Last month I learned that I hoard love notes.
Shortly after the shelter-in-place mandate I had a particularly tough day, which concluded with a bout of uncharacteristically convulsive crying and me deciding I could do nothing else that evening but clean. As I organized papers on my desk, I unearthed a handwritten letter my friend Udita gave me at her wedding earlier this year. Its contents were precise but not precious, making me feel known not only for my “positive” qualities but also my flawed and idiosyncratic humanness. Though technically a thank-you card, I don’t know what else to call it but a love note. How lucky for it to turn up right then! I texted Udita to say her note was just what I needed that night. She responded that my message was just what she needed, too.
These days “love notes” have been appearing to me in diverse forms, by various paths. Another week, I texted my friend Myrna to check in, writing the words sending an e-hug. When she sent back an adorable cartoon figure with its arms outstretched in a “virtual hug,” I scanned my phone’s downloads for a cute image in return, like one from my spouse of our guinea pigs. But waiting for me in that folder was something more resonant, long forgotten — a warm-washed photo of Myrna and me hugging IRL. It’s a real hug, too. We are leaning into each other, fully in embrace, and my eyes are squeezed shut, as if they must follow my arms’ lead. Myrna’s husband captured the moment last summer — perfectly, circularly, at a time when they had come out to support me. I attached the photographic hug with a caption: It’s like Alfredo knew we would need that someday….
Following these incidents and others, I wondered how I came to be amidst this abundance of affection, especially since I have not always felt myself in such a position.
Though I declared my atheism at age eight, I periodically recall the tale of Joseph (of the coat of many colors), children’s picture-bible version. As I remember it, the enslaved Joseph interprets the pharaoh’s dream, advising that seven years of famine will follow seven years of plenty, but if they start amassing grain now the kingdom will survive — thus Joseph saves Egypt and is promoted far out of his chains. (One would be right to question who labored in the creation of that surplus and for whom, and such inquiry’s insistent relevance in the present.) The story’s aspect of planning for scarcity has also persisted in memory for me, influencing my life in unforeseen ways, including my general frugality and, as I’ve realized recently, my own stockpiling: books, grain sometimes, and, apparently, love notes.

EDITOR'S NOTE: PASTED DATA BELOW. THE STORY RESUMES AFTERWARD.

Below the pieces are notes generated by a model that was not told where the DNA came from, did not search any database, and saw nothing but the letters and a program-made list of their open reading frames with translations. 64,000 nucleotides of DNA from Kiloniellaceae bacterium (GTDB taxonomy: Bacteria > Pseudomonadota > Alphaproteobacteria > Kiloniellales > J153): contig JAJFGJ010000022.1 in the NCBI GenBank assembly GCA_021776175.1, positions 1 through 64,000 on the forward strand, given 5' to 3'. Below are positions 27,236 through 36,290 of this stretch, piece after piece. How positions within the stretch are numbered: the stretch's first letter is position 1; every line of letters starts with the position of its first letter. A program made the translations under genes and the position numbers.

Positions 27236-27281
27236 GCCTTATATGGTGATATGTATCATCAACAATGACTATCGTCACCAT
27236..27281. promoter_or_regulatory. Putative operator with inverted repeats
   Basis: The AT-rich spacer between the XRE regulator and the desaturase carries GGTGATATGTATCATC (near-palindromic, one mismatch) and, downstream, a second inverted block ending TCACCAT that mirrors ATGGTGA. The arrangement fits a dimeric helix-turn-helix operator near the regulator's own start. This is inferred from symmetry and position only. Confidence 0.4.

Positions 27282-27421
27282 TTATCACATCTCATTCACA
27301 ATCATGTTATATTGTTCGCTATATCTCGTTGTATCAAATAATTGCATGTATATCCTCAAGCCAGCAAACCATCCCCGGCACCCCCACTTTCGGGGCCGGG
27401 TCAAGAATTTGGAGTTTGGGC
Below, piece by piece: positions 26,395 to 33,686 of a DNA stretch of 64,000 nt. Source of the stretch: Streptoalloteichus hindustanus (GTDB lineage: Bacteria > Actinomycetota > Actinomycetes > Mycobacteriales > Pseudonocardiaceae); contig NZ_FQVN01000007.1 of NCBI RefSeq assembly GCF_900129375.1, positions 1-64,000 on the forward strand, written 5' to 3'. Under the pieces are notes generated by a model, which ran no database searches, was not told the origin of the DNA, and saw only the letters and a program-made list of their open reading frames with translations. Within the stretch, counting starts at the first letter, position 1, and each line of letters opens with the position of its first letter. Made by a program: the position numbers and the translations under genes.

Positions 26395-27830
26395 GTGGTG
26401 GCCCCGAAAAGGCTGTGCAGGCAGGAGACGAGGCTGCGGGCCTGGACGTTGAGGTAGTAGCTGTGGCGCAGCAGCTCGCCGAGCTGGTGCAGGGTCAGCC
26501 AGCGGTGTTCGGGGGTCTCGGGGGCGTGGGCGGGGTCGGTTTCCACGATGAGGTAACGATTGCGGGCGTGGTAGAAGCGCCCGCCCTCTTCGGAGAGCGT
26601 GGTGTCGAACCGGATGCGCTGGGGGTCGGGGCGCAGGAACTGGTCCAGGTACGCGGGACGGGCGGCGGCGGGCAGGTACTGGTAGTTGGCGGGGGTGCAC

It strikes me that when we work to foster and maintain community regardless of the weather, we have it when we need each other the most. While I have also met lovely humans online these past few weeks, I am chiefly re/engaging relationships built before this physical isolation period began, finding nourishment in longer-term bonds. (Other ties are being tested; not everyone I thought would support or advocate for me has, and perhaps others feel that way about me.) I’m also drawing on a tool borne of my mental health management. For years, afflicted with anxiety stemming in part from doubts about self-worth, I’ve had a “label” through which I archive emails that contain distinct affirmations — external validations and insights — from individuals I admire and trust. Uncountable instances, anxiety peaking, I’ve revisited this trove of treasured fragments. In complement, I’ve long practiced making time to offer such appreciations, not least because I never know for whom kind words can serve as lifelines — the same way, I imagine, people don’t know what their thoughtfulness has meant to me. I also think there is great power in articulating another person’s particularities, and in expressing gratitude for their unique complexities from one’s own point of view. When genuine and specific, such acknowledgments — much like gratitude or love — both cycle and emanate outward, enhancing shared humanity as they bear witness to it. The mere fact of paying attention is fundamental to love notes’ gift, the time taken to focus on or come to know another person. Fresh notes deepen, not displace, previous gestures from the same sender, as well as recognize that we are dynamic beings who change, as passing hours and shifting worlds show new shadows. Whether encountering or composing them, such notes give me renewed momentum, reminding me to continue to love.
I generally hesitate to give advice, especially to broad audiences, so I won’t. But I will share that hoarding love notes — however intentionally or serendipitously it’s occurred — along with offering them to others, has been helping me through my particular challenges in this extended moment. As do many, I find stockpiling in a time of heightened crisis contentious, often unethical, due largely to concerns about equity. Yet, I would hope that most people already possess and can access their own versions of love notes — whether via a desk, downloads folder, or email tag, or embedded in memory. Love notes are perhaps the least shameful, least unjust, items one might hoard. Even when discrete entities, they are not necessarily limited in quantity — like love itself, they are a potentially inexhaustible resource, a generative gift. Even in this further straining season, I believe there can be more than enough to go around.
Featured image: The photo described in the essay. The author and her friend Myrna, both visible from hips upward, embrace each other in Davis Square Park in August 2019. Marya is smiling and her eyes are closed; Myrna’s face is not visible. It is nighttime but the foreground is bright. In the background are a playground, a walkway, trees, and what appears to be a paleta cart (William Estrada’s Mobile Street Art Cart). Photo by Alfredo Romo; cropped version of original used with permission.